The Morris Men of Little Egypt

A Bloodless Crusade


Little Egypt:

Thursday Morning
Thursday Lunch
Thursday evening
Friday Morning
Friday Lunch
Friday Evening
Saturday Morning
Saturday Lunch
Saturday Afternoon
Saturday Evening
Sunday Morning
Sunday Lunch

The Squire

Where we went

Morris Index

Si debes, escriu sus l'acič; Si on te deu, escriu sul sable.
What is owed to you, write in steel. What you owe, write in sand.

Thursday evening took us to the tiny hillside village of Alaigne.
Here, in a settlement believed to have been designed to a circular defensive pattern (circulade), we danced outside the typically French bar-restaurant owned and run by a gentleman by the name of Evans.
He is Welsh.
He keeps a cricket bat behind the bar.
And he organised a barbecue for us.

Nearly Ready    Off we go 
We began to dance in the early evening sunlight, under typically French plane trees, surrounded by an interested crowd of onlookers.
They don't seem to understand    But I think they like us 
Mr Evans certainly had his publicity machine working. He admitted later that far more turned up to watch than he ever expected.
Some of the younger spectators were inspired to imitate some of the complex steps and sticking patterns.
Sweet Jenny Jones    Precision 
Given that this was our first "kit" dance in France, it was to be expected that the dancing was performed with relish and vim.
And so it was.
Mind the road son    L'art pour l'art 
Rarely have the handkerchiefs in "Guillaume de Banbury" travelled so far from their owners.
And the local fun-size stand-off half simply couldn't keep up with Geoff's sidestep.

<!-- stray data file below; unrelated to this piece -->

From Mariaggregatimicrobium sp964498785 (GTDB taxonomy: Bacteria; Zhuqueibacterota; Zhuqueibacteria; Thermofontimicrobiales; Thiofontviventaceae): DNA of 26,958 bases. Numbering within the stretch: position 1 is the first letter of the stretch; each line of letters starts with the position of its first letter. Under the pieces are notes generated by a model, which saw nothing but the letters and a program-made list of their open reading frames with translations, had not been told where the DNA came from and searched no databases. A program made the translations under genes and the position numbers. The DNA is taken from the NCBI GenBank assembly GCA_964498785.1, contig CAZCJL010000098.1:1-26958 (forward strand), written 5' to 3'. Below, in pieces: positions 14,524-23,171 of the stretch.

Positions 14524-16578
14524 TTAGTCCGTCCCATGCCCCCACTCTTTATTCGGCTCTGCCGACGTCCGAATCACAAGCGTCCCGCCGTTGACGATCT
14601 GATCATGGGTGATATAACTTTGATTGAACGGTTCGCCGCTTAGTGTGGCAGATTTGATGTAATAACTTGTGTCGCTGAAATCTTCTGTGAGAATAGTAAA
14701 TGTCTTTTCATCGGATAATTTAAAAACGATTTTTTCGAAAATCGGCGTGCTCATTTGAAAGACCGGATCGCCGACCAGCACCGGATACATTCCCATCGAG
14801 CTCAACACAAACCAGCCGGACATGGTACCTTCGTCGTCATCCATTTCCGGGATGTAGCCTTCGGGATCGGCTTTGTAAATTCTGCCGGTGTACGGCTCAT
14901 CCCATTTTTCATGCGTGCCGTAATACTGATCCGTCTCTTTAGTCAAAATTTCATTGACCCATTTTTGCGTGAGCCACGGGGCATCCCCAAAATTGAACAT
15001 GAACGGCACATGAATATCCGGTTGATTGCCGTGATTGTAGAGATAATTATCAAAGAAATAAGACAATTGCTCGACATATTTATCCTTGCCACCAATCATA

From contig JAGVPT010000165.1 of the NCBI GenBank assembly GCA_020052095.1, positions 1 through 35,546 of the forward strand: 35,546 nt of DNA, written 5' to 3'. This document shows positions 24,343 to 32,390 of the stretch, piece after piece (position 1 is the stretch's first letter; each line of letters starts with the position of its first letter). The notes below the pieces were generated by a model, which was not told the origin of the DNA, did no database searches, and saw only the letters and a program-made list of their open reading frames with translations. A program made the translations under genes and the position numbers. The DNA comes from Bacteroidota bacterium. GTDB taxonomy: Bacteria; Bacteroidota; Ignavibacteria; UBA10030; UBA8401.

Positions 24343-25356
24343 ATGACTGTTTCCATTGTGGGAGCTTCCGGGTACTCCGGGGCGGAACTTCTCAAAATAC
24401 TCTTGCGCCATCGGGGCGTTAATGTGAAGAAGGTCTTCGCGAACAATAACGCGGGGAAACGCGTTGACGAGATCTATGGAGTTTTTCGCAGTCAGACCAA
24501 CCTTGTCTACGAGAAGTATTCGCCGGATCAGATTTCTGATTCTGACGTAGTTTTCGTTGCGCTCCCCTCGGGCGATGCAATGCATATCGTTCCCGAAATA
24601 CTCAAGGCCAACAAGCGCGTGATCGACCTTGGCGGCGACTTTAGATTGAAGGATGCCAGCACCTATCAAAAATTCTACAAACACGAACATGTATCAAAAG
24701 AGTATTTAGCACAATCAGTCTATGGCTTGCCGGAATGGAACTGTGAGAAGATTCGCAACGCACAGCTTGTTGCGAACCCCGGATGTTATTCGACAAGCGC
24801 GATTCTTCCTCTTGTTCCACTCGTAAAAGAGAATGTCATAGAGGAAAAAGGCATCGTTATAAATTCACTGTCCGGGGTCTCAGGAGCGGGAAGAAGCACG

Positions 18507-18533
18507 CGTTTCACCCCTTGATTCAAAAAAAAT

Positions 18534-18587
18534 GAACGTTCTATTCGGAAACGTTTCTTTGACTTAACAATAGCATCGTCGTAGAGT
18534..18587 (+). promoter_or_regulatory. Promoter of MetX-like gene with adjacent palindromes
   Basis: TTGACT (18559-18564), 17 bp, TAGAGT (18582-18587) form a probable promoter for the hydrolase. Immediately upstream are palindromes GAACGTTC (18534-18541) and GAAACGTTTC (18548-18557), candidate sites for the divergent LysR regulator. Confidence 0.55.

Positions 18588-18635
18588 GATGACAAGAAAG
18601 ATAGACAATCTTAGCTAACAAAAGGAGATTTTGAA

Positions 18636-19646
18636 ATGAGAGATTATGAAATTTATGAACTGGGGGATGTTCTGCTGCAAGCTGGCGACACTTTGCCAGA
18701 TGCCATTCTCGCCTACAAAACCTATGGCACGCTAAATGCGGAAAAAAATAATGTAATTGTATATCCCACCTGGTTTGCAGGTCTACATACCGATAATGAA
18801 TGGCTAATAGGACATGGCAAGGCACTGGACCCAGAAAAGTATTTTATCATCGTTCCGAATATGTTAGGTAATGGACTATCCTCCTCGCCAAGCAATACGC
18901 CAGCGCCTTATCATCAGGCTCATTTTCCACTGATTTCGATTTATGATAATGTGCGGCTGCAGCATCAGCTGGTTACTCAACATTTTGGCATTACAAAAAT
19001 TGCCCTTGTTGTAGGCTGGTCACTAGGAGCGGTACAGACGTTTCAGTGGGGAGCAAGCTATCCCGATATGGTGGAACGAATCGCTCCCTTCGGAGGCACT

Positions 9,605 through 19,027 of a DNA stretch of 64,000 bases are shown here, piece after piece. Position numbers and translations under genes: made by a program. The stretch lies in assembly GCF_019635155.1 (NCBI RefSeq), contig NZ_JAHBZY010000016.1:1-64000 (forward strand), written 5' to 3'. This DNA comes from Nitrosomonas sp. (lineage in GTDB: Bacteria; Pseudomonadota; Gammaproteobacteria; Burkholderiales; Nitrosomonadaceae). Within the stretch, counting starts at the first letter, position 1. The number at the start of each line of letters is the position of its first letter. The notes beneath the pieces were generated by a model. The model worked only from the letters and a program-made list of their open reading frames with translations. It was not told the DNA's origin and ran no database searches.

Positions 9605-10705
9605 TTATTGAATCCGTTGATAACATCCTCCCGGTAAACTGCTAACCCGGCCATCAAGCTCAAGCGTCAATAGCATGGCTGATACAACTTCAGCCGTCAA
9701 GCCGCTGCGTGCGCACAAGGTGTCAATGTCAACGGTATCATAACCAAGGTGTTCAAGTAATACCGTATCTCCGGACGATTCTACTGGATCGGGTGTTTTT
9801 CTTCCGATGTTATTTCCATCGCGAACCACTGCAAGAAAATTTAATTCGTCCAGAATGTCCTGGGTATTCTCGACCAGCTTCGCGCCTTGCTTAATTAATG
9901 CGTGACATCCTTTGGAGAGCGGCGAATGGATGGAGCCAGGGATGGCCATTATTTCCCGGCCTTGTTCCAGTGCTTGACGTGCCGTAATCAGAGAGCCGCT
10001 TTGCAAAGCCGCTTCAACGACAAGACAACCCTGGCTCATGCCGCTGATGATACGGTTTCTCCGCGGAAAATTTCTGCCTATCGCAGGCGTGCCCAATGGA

They should be    Wha-a-a-a-t? 
Tommo spent part of the weekend pretending to be an abandoned wreck (but we were too kind to point out out how close this was to the truth).

Meanwhile Neville's attempts to employ an interpreter met with limited success, as, surprisingly, she seemed not to know the French for "galley up".
Now! Show me how it's done    Quelle spectacle! 
Alaigne's resident Irishman - a fellow of infinite charm and wit - insisted on trying to master the hanky movements, but was unable to master fully the concept of maintaining a straight elbow in the short time he had for tuition.

But between bouts, he was also kind enough to tell us that we were the best thing to have "happened" in the village for a very long time.
W-h-a-a-a-a-a-a-a-a-t!    Getting towards night 
The interpreter returned for another go, but stumbled this time on the translation of "Adderbury Hey".
As the light faded, the barbecue was finally ready.
Do they never sleep?    And the moon rose over the tower 
Eventually, we migrated inside the bar, wherein there was more beer and wine, but also some excellent singing, from Wales and Ireland as well as England.
The high, and appropriately final, point for the evening was a wonderful performance by a member of the local choir, singing a local traditional song.
We didn't need to understand the words to appreciate the quality and emotion of it.

And so to bed.
Friday was to be another day.

Page maintained by Stephen Clarke, Copyright(c) 2006. Created: 08/06/2006